You vote for your wallet against animal suffering…

The primary motivator for many to cut animal products out of their diet (as well as their clothes, shoes and beauty products) is because they’re voting against normalized animal cruelty in the only way that matters in a capitalist society… With their wallets.

… And for sustainability

As our population grows, our animal agriculture industry is going to more and more environmentally damaging lengths to feed it. Raising animals for their meat, milk, and eggs utilizes far more land, water, and natural resources than growing plants. Animal agriculture is the world’s leading cause of species extinction, habitat loss, water pollution and ocean dead zones. In fact, 70% of soy grown on the planet is grown to feed livestock rather than humans. That should tell you everything you need to know about world hunger right there.

What can you do? This spring, I persuaded my husband to stop eating his daily turkey sandwich for lunch to a big delicious salad (it took his stomach a couple of weeks to adjust so please keep this in mind as you increase your veggies and decrease your meat). If I’m not home to make him a salad, he will prepare a bag salad kit, and I’m really proud of him! This switch must be attainable and easy friends! Try going plant-based, or simply reducing the plants : everything else ratio in your diet. You may be surprised at how much you benefit. If you would like a daily smoothie, salad or other plant-based recipe inspiration, follow me on Facebook or Instagram!


Asparagus and Artichoke Tofu Scramble (Vegan & Gluten-Free)

Every time that I ate eggs, my gut would be distended. I heard of tofu scrambles, when I discovered my high sensitivity to eggs, but they never really appealed to me. I loved omelets, and nothing can replace the flavor of an egg. However, since starting a plant-based vegan diet a month ago, I have been making a different tofu scramble every weekend. It switches up my morning smoothie routine; you can see my smoothies if you follow me on instagram @myrealdish. So, I’ll be doing a series on tofu scrambles, and this is the 1st dish in the series. This Asparagus and Artichoke Scramble is a favorite for not only breakfast, but also dinner! I love easy ways to add veggies into my morning meals, and this gluten-free, dairy-free and vegan dish is easy and packed with flavor! It’s a win for everyone!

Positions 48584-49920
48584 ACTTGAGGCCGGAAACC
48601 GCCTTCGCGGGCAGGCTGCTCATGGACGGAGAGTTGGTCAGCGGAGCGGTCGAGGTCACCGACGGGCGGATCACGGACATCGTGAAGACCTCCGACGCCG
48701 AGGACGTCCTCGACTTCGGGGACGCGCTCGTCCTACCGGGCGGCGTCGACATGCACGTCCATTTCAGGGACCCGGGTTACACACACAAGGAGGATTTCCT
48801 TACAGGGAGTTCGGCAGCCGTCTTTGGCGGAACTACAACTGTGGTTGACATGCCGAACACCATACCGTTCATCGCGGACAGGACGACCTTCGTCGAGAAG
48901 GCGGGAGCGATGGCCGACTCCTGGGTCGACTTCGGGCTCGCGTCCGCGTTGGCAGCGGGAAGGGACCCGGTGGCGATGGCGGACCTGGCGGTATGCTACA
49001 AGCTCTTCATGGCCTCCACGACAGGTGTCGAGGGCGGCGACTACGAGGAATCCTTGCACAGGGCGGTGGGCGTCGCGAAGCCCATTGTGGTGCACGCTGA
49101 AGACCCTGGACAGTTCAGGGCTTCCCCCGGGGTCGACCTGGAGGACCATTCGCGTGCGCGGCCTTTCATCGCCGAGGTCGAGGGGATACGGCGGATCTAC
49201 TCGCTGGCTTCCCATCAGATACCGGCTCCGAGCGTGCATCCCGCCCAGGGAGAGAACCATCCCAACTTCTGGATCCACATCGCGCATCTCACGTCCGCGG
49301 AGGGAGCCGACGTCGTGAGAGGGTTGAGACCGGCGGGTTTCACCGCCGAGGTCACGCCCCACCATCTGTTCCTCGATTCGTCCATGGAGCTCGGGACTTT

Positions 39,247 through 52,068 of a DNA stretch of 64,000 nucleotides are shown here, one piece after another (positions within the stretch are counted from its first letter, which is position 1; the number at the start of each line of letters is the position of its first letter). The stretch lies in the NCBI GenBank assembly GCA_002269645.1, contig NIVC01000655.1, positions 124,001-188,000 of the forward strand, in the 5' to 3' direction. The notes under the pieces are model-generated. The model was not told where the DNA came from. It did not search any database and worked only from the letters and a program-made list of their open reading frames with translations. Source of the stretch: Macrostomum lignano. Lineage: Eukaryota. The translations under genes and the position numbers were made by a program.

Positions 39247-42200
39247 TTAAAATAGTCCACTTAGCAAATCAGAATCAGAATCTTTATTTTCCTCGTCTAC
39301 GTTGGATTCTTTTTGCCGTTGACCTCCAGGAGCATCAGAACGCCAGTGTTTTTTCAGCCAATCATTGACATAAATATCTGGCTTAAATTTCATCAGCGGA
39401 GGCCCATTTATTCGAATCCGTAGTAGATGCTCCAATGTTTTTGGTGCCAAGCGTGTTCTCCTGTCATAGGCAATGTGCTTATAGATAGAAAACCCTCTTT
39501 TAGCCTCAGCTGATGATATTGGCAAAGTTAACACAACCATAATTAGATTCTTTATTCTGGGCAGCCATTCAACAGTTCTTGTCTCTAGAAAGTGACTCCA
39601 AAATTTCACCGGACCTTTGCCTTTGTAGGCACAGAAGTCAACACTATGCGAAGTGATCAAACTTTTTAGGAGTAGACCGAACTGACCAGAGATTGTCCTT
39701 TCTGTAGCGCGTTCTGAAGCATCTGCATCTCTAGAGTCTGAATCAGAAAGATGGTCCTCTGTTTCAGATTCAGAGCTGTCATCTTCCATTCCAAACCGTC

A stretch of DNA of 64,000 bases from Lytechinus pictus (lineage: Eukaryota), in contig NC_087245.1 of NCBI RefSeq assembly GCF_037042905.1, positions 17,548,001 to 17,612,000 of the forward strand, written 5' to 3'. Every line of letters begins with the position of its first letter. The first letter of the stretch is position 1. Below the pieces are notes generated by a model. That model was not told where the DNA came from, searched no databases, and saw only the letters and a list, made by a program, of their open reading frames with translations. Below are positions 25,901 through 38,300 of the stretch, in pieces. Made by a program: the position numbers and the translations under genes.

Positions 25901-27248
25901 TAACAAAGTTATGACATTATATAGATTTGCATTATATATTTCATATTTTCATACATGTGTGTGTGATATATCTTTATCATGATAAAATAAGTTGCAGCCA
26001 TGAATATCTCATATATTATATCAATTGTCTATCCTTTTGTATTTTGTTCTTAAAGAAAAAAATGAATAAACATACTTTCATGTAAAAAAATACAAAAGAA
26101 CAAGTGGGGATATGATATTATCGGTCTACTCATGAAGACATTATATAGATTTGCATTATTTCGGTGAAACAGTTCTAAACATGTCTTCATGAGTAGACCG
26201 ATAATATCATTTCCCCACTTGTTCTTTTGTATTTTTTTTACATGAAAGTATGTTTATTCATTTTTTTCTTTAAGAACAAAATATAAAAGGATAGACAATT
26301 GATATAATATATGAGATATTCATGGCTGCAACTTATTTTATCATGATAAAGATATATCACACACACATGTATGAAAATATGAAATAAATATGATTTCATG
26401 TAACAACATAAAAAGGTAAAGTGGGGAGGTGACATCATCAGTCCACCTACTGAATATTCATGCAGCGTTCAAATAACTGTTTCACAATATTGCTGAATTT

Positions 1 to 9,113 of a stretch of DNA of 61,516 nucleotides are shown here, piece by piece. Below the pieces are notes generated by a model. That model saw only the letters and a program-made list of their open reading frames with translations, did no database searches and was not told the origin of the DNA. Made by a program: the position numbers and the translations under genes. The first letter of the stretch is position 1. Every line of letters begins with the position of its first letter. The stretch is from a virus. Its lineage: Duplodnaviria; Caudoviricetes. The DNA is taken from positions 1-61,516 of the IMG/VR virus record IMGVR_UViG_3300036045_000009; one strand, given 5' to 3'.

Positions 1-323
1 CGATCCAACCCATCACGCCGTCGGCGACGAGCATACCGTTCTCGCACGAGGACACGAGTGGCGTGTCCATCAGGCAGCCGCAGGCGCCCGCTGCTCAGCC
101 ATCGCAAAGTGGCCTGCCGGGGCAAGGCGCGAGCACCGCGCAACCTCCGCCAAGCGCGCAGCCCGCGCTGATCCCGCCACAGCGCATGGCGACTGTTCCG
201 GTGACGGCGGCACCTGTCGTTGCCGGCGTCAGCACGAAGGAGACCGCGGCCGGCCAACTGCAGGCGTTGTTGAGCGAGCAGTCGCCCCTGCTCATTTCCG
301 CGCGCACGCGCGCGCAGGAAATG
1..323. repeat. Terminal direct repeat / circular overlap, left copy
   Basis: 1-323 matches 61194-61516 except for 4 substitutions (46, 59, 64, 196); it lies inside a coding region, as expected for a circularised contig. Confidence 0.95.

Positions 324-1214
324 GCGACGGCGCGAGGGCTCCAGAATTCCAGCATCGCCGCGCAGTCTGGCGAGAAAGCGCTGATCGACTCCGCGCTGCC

• Servings: 2-3
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This vegan and gluten-free tofu scramble has asparagus, artichokes, sun-dried tomatoes, spinach, and shallots.

Credit: Country Living

Tips: (1) Snap the ends of the asparagus with two hands, and where the natural break occurs is how you know which part of the stalk needs to be discarded. (2) Drain the tofu before using it. (3) Extra firm tofu works best if you want chunks like a stir-fry, but the softer tofu, creates more of a soft scrambled egg consistency.However, the softer tofu has a tendency to stick to the pan, requires more oil, and is more wet.

Asparagus Tofu Scramble


  • 1 can (8.5 oz) of whole artichoke hearts
  • 12 oz asparagus
  • 2 large tablespoons of sun-dried tomatoes
  • 14 oz organic tofu
  • 1 – 2 large cups of spinach
  • 1 shallot (chopped)
  • 3 tablespoons olive oil
  • salt and pepper to taste


  1. Prepare your vegetables: break the asparagus in ~3 or 4 parts discarding the ends, chop the shallot,  and slice the whole artichokes in half.
  2. Heat a large skillet to medium-high heat, with 3 tablespoons of olive oil.
  3. Sauté the shallots and asparagus first for ~4 minutes.
  4. Drain the tofu, and slice it into chunks
  5. Add the tofu, spinach, artichokes, and sun-dried tomatoes.
  6. Continue to sauté for ~4 more minutes or until you see the asparagus is crispy-tender, but not mushy. Add a little extra olive oil as needed to the pan.
  7. Serve and enjoy!


What are your favorite vegetables to mix with tofu?




Summer Squash and Edamame Salad

Last week when I was at Sam’s club, this magazine From Garden to Plate caught my eye, probably because of the color on the cover – turquoise is my favorite color!
620_1_.jpegThis magazine is “both a resource for creating an organic, edible garden as well as a cookbook for making the most of the harvest.” I don’t have a garden. While I love the idea of fresh organic produce, since I killed some cactus recently – it’s probably a horrible idea. I’m aware of my skills and time constraints. However, these recipes had tons veggies and perfect for summer! I felt like I didn’t have to tweak them too much to make them vegan or gluten-free! I’ve made three recipes so far and they are delicious and easy!

For this Summer Squash and Edamame Salad, you just chop….




and voilà!


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  • Servings: 8
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This Summer Squash and Edamame Salad is vegan, gluten-free and a perfect bbq or picnic dish.

Credit: Country Living

This recipe called for butter, but I changed it to make it vegan by preparing it with olive oil. It also called for thinly slice red onion, and I chopped it.


  • 1 tablespoon olive oil
  • 1 1/2 cups coarsely chopped yellow summer squash
  • 1 1/2 cups coarsely chopped zucchini
  • 1 cup frozen shelled edamame
  • 2/3 cup red onion (chopped or thinly sliced)
  • 2 cloves garlic, minced
  • 1 tablespoon white vinegar or champagne vinegar (I used white vinegar)
  • 2 teaspoons snipped fresh basil
  • 1/4 teaspoon salt
  • 1/4 teaspoon ground black pepper


  1. Heat skillet with 1 tablespoon olive oil to medium heat
  2. Add yellow squash, zucchini, edamame, red onion and garlic.
  3. Sauté for 8 minutes or until vegetables are tender, but still crisp.
  4. Stir in vinegar, basil, salt, and black pepper.
  5. Serve at room temperature, or cover and chill up to 24 hours before serving.